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Lost Dutchman State Park
At The Superstition Mountains

Hotels Nearby Lost Dutchman State ParkThe Lost Dutchman State Park is named after "Jacob Waltz", a gold prospector who died in 1891 without telling anyone the location of his rich gold mine in the Superstition Mountains. More about that later.

The only gold you're likely to find here is the "golden beauty" of these mountains that are studded with the stately Saguaro Cactus. There are many fabled stories about miners, mysterious deaths and evidence of ancient peoples that once roamed this wilderness, If the Superstitions could speak, they could no doubt mesmerize you with endless stories. Some true, some are likely fiction that are ever evolving with new twists, theories and embellishment.

Silence is also golden here. Although Lost Dutchman State Park lies just beyond the hustle of the city near Apache Junction, Arizona, the silence is an attraction by itself. But isn't that what good hiking is all about? Tranquility and being up close and personal with nature?

The Park's History

There is rich history and legend at Lost Dutchman State Park that extends back thousands of years ago when prehistoric Native American civilizations settled in the area. They left behind treasured gifts of cliff dwellings and ancient artifacts within Superstition Wilderness caves.

Fast-forward to the 1840s. That's when the Peralta Family from Mexico developed a rich gold mine (supposedly) in the Superstition Mountains. Legend has it that the Peraltas died at the hands of Apache Indians and had never told anyone of the location of their gold mine.

As the story evolves, in the 1870s, Jacob Waltz, "the Dutchman" supposedly rediscovered the mine with the aid of a Peralta descendant. Waltz died in 1891 and he too never disclosed the mine's location. Supposedly he left hidden maps that several claimed to have found although to this day there has been no evidence the mine has ever been located. Most "hand-me-down" stories and fake maps place the mine's location near Weaver's Needle.

Over the years, thousands and thousands have tried to find these lost riches. Many have mysteriously died or disappeared during the hunt fueling even more mystery and superstition. Today the legend lives on at "Lost Dutchman State Park" in the shadows of the Superstition Mountains.

Park Recreation and Hiking

Lost Dutchman State Park features five hiking trails ranging from easy to strenuous. The park also has two day use ramada covered picnic areas with tables, fire pits, drinking water and grills. There are 70 regular camping sites and group campgrounds that will accommodate 150 campers. There are no RV hookups. Showers and restrooms are nearby and there is a small amphitheatre. The facilities are fee-based with a $25 fee for the ramada picnic area and a $25 per day camping fee. Fees are subject to change without notice. Reservations are required. Call (480) 982-4485 for more information and visit the Park Website for rules and guidelines.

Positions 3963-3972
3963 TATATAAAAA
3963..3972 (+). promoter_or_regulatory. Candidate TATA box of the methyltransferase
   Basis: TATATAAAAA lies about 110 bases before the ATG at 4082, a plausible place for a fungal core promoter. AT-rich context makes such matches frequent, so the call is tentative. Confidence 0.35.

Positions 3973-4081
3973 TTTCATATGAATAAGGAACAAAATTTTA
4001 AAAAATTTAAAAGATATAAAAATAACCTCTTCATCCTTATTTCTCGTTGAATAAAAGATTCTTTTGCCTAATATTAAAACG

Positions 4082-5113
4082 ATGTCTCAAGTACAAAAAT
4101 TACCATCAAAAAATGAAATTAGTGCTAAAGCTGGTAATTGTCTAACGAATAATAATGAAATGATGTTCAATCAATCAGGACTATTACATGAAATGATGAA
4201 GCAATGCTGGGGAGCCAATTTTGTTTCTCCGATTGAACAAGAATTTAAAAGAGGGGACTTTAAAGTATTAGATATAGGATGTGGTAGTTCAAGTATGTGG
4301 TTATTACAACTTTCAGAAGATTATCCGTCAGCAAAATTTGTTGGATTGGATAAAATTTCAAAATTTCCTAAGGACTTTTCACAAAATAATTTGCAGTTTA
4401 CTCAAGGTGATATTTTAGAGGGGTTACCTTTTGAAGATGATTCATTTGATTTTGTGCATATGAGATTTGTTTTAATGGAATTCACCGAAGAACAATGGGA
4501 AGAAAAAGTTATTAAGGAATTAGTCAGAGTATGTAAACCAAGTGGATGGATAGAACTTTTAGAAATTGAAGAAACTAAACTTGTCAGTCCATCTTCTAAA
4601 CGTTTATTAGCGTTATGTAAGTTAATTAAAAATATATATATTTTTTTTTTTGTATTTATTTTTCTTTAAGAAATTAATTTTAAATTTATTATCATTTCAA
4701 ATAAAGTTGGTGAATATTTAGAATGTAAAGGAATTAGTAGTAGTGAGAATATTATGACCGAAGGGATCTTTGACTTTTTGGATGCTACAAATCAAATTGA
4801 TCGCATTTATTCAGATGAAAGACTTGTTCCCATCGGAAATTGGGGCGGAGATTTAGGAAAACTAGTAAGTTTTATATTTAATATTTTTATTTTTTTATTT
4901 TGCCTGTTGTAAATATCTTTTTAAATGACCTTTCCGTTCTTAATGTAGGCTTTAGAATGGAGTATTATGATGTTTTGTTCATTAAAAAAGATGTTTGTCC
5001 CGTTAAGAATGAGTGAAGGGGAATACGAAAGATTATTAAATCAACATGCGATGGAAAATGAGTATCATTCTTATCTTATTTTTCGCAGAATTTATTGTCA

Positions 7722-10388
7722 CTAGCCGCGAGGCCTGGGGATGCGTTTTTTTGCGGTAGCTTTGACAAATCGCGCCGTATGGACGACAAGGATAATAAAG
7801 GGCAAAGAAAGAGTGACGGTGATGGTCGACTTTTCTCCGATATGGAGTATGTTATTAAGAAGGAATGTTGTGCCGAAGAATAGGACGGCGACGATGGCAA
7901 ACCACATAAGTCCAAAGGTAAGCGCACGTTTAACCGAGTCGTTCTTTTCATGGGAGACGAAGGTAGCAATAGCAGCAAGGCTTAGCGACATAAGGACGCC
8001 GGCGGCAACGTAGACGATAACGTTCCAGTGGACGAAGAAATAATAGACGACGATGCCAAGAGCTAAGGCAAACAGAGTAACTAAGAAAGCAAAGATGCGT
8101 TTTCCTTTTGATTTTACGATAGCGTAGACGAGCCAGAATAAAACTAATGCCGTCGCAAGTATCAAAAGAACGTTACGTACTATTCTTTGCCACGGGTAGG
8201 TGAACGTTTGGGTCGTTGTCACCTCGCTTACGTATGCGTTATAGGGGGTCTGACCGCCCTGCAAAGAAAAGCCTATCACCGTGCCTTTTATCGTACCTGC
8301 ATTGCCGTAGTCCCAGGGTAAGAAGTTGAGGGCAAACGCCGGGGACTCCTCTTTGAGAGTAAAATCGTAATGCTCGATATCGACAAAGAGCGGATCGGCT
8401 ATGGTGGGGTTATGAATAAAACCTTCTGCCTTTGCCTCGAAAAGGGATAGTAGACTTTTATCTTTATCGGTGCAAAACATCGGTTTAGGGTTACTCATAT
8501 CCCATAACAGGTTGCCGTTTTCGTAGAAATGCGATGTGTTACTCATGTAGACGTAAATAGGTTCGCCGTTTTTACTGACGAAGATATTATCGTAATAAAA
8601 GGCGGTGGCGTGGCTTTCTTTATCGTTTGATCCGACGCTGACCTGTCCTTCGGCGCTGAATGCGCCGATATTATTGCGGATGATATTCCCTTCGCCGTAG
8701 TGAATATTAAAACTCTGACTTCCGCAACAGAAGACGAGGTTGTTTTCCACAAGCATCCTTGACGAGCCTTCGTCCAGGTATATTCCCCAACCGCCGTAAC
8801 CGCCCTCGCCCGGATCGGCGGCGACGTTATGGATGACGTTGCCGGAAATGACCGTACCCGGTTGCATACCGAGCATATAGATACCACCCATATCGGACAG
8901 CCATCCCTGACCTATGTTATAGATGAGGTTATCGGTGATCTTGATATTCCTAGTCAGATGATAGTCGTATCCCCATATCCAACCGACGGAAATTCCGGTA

Park Hiking Trails

The close proximity to Greater Phoenix makes it convenient to both residents and visitors. The best time to visit is in the spring when wildflowers are blooming and in the early fall months when temperatures are most pleasant. The summer heat can be uncomfortable. If you decide to hike the trails during the summer months be sure to carry an adequate amount of drinking water which is one gallon per person, per day and always wear comfortable hiking attire. Be sure to bring your camera.

Treasure Loop Trail: Length 2.4 miles round trip, rated moderate, elevation change of 500 feet. It terminates at either picnic area.

Prospector's View Trail: Length 0.7 miles, rated moderate. It connects Siphon Draw Trail with Treasure Loop Trail also connects with Jacob's Crosscut Trail.

Jacob's Crosscut Trail: Trail runs 0.8 miles along the base of the mountain, rated easy. It connects Treasure Loop Trail with Prospector's View Trail, and continues 4.5 miles past the park area along the base of the Superstitions.

Siphon Draw Trail: 4 miles round trip, a very scenic hike, this trail winds up into a canyon known as Siphon Draw. It is possible to hike up the Flatiron (5.8 miles roundtrip), although it is not a designated, maintained trail all the way. It's advised that only experienced hikers in good shape attempt to hike to the top, as the climb is steep and difficult to follow. Allow at least five hours to the Flatiron and back.

Discovery Trail: Connects the campground and day use areas. Features information signs, a wildlife pond, bird feeder and viewing bench.

More Information

Lost Dutchman State Park
Park Staff - (480) 982-4485

Detailed Park Map

Directional Map To The Park

(Coming soon)

Nearby Attractions

If you are looking for other attractions and things to see, consider the Boyce Thompson Arboretum and Goldfield Ghost Town which features a steakhouse and saloon, One of the area's most scenic drives is the Apache Trail which takes you to Canyon Lake and Apache Lake. Taking a Jeep Tour of Apache Trail is a convenient way to enjoy some terrific scenery. Read more about the Superstition Mountains.

Nearest Hotel Accommodations

The nearest lodging are Apache Junction Hotels and Hotels in Mesa, Arizona.

Lost Dutchman State Park Picture Gallery


Photos compliments of Matt Mechtley. Creative Commons.

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